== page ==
The Supreme Court today declined certiorari in the case of El Masri v. United States, effectively endorsing the Cheney administration's notorious extraordinary rendition program.
The case had been dismissed at both the district court level and the appellate level based on the administration's invocation of the state secrets privilege. The case offered a golden opportunity to revisit the case law underlying the state secrets privilege, as well as examine the rendition program itself, but the Republican-dominated court dismissed the appeal without comment.
Claimed six times from its inception in 1953 up through 1976 - the darkest days of the Cold War - the current administration has claimed the privilege 39 times since 2001. The privilege amounts to a "trust us" argument by the government, and once it is claimed, from an evidentiary perspective, the case can only be dismissed. No evidentiary review by the presiding judge, even in camera, is allowed.
The state secrets doctrine as we know it today arose out of a wrongful death lawsuit filed against the federal government due to the crash of a B-29 bomber. Widows of the air force men killed in the accident sued to gain access to the government's accident investigation report and interviews with the three men who survived the crash. The government claimed that to do so would force the government to reveal state secrets due to the "highly secret" nature of the mission, which allegedly involved highly classified communication equipment. The case, US v. Reynolds, formalized a privilege that had been a matter of internal military policy.
The privilege to protect military and state secrets belongs to the government and must be asserted by it; it can neither be claimed nor waived by a private party. It is not to be lightly invoked. There must be a formal claim of privilege, lodged by the head of the department which has control over the matter, after actual personal consideration by that officer. The court itself must determine whether the circumstances are appropriate for the claim of privilege, and yet do so without forcing a disclosure of the very thing the privilege is designed to protect.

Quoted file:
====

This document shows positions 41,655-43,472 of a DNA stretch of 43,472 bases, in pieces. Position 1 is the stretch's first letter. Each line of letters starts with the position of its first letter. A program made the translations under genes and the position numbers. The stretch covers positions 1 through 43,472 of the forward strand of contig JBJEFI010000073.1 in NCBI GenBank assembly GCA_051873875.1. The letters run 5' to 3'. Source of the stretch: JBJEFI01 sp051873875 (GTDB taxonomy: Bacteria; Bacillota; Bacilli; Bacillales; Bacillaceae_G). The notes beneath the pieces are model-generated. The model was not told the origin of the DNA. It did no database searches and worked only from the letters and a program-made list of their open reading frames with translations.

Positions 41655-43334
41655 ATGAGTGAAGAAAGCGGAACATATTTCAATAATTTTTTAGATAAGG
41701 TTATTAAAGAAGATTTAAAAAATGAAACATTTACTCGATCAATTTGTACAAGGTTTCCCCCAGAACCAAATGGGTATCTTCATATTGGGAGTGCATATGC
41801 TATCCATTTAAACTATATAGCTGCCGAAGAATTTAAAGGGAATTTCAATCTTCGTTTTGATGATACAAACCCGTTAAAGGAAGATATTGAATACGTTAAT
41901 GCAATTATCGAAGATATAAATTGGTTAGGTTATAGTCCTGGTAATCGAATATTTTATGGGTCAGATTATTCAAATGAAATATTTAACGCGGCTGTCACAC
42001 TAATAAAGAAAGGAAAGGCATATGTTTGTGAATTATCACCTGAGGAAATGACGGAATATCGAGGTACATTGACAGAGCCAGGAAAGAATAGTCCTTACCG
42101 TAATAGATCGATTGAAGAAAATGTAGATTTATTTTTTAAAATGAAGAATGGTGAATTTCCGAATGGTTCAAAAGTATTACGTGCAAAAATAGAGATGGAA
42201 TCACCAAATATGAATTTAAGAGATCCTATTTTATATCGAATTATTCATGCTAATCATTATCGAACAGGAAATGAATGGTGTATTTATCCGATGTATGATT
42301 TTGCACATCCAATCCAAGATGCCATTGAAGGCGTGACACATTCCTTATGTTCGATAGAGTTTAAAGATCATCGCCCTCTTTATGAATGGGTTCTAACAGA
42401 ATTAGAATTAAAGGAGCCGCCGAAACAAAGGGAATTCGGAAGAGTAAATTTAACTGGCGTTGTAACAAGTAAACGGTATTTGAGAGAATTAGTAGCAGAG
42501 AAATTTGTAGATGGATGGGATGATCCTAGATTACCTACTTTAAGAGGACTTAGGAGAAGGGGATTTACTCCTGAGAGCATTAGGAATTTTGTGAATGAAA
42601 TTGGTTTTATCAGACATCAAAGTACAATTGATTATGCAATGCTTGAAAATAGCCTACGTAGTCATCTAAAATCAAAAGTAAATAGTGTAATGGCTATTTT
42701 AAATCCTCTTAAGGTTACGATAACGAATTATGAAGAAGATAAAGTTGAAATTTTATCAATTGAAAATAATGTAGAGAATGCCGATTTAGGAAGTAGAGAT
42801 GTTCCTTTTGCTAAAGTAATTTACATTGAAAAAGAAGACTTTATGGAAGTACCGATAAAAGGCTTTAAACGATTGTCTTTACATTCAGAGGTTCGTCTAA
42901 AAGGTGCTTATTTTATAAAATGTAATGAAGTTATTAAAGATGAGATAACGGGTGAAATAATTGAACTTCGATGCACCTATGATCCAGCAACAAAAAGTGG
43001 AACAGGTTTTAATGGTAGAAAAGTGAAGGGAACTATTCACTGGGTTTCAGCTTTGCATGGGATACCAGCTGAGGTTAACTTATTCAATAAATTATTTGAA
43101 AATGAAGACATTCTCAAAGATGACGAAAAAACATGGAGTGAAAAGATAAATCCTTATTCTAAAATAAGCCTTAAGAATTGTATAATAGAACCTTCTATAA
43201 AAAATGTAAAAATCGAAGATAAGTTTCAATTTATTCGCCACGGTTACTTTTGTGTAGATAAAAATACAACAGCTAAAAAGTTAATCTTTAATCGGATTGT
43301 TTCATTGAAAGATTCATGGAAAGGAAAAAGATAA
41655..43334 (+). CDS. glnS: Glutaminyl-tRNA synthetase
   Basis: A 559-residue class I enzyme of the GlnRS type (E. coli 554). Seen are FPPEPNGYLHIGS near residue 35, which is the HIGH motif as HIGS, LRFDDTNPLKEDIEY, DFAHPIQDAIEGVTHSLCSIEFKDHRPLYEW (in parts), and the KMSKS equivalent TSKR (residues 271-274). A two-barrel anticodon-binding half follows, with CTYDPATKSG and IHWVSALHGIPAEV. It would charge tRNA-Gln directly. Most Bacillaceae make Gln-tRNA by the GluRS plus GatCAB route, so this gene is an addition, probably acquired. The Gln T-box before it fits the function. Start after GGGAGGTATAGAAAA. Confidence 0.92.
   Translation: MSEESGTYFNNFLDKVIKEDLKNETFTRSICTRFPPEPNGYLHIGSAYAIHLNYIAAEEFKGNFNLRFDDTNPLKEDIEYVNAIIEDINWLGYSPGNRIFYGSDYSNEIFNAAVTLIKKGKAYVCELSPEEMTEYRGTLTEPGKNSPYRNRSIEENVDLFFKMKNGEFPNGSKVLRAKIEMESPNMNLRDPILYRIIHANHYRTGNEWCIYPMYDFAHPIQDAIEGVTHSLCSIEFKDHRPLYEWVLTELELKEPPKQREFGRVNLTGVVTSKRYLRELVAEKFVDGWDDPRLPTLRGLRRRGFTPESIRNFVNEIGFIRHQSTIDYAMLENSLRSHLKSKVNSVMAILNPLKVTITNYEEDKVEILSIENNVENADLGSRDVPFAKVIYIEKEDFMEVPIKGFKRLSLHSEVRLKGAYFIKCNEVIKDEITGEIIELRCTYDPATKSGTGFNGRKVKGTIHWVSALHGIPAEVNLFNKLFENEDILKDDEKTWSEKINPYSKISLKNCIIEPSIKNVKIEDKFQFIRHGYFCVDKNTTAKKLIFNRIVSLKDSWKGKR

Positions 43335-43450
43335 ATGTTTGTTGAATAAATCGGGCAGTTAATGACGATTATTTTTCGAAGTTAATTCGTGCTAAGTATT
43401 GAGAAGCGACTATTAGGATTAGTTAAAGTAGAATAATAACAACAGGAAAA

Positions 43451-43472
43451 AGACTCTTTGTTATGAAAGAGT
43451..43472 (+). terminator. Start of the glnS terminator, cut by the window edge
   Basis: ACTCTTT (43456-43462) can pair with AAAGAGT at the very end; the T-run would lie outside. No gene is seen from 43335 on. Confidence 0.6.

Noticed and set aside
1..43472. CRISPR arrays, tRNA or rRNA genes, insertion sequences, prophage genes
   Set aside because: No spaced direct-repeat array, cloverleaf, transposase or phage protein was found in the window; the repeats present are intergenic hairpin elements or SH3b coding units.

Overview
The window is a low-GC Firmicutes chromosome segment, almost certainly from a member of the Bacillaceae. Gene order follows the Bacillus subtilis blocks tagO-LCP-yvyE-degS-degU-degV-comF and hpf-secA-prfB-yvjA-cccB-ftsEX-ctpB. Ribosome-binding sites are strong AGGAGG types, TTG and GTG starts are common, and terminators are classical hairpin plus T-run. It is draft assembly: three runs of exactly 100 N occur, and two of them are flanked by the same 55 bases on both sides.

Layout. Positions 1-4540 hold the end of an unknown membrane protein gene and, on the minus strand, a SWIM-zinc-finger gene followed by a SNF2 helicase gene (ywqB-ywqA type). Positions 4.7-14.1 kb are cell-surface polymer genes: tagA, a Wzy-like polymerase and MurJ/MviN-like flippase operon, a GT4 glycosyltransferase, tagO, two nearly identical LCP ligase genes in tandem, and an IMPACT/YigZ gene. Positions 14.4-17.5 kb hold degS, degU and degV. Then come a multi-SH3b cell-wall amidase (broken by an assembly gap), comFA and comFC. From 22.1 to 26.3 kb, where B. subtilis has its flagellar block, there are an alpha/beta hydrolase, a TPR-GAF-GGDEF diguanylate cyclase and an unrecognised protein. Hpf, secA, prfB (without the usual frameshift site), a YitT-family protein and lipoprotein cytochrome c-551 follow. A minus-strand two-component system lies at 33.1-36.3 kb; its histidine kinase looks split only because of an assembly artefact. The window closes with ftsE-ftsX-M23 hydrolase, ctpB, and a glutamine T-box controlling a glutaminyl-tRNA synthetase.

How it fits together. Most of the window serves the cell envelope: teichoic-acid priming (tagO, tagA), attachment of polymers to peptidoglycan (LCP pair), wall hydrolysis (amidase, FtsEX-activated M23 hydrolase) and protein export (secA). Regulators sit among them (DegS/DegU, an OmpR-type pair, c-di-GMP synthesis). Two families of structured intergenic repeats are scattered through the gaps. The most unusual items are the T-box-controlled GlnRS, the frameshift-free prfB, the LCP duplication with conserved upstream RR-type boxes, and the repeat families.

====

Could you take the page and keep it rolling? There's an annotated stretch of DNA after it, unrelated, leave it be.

The Court analogized the state secrets doctrine to the right against self-incrimination, going so far as to cite former Vice President Aaron Burr's trial for treason in 1807. The argument was a red herring, of course - the right against self-incrimination does not foreclose all judicial investigation into a crime. In the case of the state secrets privilege, only the government has access to the relevant material, and the entire case is tossed, whether circumstantial evidence may exist or not. The McCarthy era reasoning of the Court has an eerily familiar tone to it.
In the instant case we cannot escape judicial notice that this is a time of vigorous preparation for national defense. Experience in the past war has made it common knowledge that air power is one of the most potent weapons in our scheme of defense, and that newly developing electronic devices have greatly enhanced the effective use of air power. It is equally apparent that these electronic devices must be kept secret if their full military advantage is to be exploited in the national interests. On the record before the trial court it appeared that this accident occurred to a military plane which had gone aloft to test secret electronic equipment. Certainly there was a reasonable danger that the accident investigation report would contain references to the secret electronic equipment which was the primary concern of the mission.
The entire government claim of privilege was a fraud. When the documents were declassified in 2000, there was no evidence of any secret electronics equipment, or a sensitive classified mission, and the report blamed the accident on a faulty exhaust system that led to an engine fire - exactly the kind of case the Federal Tort Claims Act had been designed to address. The declassified report can be found in pdf here, and we've included a copy of US v. Reynolds for those who care.®
Burke Hansen, attorney at large, heads a San Francisco law office